ERISA And Disability: Common Questions
As a firm whose primary focus is the Employee Retirement Income Security Act of 1974 (ERISA), we receive many questions about disability benefits. These are some of the most common:
Does my condition need to be permanent to receive disability benefits?
No. Benefits are typically split between short-term and long-term disability. Short-term disability tends to cover conditions that prevent you from working for up to three or six months. If you are unable to work for longer than that, you must apply for long-term disability benefits. Corporate insurance policies often cover both.
Is every disability policy covered by ERISA?
No. ERISA applies to voluntary insurance policies that employers offer to their employees. While a large percentage of disability benefits fall under this umbrella, not all of them do. If you are a church employee or government employee, then ERISA likely does not apply in your case. Similarly, if you purchase your own private disability policy apart from an employer, then ERISA generally does not apply either.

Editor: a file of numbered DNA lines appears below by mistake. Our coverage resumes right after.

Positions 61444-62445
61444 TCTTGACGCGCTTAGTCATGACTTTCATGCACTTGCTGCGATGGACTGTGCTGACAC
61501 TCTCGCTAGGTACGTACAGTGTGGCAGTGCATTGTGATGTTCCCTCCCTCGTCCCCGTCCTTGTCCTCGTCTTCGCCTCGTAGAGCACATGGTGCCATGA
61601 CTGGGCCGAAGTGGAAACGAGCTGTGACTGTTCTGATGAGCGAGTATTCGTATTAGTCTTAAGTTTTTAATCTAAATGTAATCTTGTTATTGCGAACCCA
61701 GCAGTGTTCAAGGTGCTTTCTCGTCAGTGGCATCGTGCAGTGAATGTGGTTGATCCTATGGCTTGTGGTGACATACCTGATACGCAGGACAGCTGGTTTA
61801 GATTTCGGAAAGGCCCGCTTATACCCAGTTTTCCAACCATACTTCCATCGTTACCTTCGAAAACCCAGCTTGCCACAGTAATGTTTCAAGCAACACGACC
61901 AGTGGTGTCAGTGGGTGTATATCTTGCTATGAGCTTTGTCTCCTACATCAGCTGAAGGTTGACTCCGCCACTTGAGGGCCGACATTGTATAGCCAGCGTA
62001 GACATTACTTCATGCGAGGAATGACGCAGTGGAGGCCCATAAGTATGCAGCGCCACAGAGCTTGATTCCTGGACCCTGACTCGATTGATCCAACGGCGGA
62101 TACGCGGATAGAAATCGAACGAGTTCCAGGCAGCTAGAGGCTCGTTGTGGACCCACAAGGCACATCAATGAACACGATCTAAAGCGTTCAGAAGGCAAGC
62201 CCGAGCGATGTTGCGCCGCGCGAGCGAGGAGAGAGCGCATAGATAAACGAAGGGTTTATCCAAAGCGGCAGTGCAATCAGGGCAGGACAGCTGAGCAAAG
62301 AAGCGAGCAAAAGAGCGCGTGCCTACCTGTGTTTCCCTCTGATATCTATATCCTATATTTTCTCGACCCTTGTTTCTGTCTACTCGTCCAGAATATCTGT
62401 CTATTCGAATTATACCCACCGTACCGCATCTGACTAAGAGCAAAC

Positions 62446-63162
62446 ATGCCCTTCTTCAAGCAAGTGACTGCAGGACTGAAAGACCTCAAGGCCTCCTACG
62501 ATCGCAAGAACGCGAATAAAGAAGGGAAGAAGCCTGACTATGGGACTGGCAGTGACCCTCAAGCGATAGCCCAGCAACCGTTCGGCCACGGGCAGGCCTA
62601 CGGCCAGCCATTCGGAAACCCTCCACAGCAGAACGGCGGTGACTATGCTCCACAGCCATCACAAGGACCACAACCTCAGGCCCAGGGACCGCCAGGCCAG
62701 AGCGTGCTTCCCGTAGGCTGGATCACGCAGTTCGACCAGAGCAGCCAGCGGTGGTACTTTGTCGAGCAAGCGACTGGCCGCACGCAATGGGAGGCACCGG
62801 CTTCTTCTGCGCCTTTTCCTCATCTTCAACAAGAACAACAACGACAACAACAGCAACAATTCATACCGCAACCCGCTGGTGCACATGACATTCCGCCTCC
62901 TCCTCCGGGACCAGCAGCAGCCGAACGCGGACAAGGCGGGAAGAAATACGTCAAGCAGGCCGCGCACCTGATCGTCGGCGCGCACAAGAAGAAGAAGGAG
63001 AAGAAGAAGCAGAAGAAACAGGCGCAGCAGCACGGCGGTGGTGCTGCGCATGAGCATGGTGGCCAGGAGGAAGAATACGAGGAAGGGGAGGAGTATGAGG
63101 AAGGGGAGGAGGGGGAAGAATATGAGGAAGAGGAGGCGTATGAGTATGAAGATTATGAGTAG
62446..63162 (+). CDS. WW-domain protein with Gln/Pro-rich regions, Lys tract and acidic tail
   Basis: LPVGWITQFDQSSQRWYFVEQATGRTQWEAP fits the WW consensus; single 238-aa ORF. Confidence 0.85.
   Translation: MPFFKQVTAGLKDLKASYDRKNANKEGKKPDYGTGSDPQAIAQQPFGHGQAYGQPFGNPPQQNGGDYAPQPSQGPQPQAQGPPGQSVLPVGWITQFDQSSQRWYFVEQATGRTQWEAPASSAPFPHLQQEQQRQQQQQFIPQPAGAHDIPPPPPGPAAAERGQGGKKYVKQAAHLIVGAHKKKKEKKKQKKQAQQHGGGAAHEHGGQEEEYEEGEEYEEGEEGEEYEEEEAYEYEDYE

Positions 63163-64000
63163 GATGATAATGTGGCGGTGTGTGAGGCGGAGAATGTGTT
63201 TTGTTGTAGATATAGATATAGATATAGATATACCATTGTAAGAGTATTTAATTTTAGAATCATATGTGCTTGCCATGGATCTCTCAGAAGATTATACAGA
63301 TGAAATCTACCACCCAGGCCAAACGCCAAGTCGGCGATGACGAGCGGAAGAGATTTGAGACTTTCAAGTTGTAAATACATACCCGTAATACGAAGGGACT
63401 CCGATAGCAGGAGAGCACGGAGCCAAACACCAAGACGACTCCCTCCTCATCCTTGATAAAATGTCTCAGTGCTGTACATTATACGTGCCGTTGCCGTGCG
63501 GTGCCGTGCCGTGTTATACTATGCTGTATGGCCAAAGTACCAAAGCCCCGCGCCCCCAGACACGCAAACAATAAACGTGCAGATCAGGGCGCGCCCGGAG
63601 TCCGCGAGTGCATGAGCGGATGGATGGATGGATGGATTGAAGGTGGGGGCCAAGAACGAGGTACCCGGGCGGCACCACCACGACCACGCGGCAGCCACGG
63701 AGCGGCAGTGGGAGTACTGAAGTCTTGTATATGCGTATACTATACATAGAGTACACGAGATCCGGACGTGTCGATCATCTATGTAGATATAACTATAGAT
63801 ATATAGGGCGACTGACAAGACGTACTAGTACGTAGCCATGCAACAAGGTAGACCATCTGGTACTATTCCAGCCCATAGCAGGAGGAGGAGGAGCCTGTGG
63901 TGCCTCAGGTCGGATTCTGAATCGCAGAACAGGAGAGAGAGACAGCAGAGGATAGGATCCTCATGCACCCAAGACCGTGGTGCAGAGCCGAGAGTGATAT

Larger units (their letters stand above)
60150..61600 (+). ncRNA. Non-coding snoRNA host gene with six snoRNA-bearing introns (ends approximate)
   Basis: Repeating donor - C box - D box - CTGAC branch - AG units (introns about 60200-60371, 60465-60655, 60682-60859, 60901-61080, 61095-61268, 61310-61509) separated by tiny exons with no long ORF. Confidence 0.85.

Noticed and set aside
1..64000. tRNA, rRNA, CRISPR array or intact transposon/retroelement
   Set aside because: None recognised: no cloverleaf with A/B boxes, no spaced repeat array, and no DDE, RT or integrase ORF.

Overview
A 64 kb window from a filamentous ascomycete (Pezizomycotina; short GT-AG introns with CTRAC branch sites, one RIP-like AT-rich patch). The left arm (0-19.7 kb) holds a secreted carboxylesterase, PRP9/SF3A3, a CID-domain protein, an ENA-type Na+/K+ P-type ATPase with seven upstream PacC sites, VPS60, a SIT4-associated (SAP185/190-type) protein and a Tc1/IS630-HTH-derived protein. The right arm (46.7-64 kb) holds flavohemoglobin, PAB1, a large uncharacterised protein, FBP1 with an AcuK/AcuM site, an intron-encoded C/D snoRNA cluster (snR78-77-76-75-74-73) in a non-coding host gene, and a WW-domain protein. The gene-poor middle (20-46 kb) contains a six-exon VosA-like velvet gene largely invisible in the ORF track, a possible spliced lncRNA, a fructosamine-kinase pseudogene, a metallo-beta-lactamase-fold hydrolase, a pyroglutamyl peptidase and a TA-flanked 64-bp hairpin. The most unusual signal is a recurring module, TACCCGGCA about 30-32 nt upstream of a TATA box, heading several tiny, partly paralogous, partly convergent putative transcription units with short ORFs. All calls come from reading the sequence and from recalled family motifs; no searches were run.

When determining your ERISA eligibility, the most prudent course of action is to consult with our attorneys.
Does my condition count as a disability?
Every insurance policy has its own set of definitions on what does and does not count as a disability. By reviewing the specifics of your policy, our lawyers will be able to determine whether or not you are eligible to receive benefits.
An important point to keep in mind is that insurance companies will do everything they can to deny your rightful benefits, including misleading medical summaries and posing deceptive questions to your physician. With our emphasis on ERISA claims, our lawyers are well-versed in discovering and countering these tactics to secure the benefits you deserve.